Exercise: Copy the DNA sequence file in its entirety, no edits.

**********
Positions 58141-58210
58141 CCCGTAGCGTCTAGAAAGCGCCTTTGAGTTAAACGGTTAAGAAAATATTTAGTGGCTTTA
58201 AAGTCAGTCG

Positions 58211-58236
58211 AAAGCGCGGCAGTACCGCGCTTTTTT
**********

Positions 58141-58210
58141 CCCGTAGCGTCTAGAAAGCGCCTTTGAGTTAAACGGTTAAGAAAATATTTAGTGGCTTTA
58201 AAGTCAGTCG

Positions 58211-58236
58211 AAAGCGCGGCAGTACCGCGCTTTTTT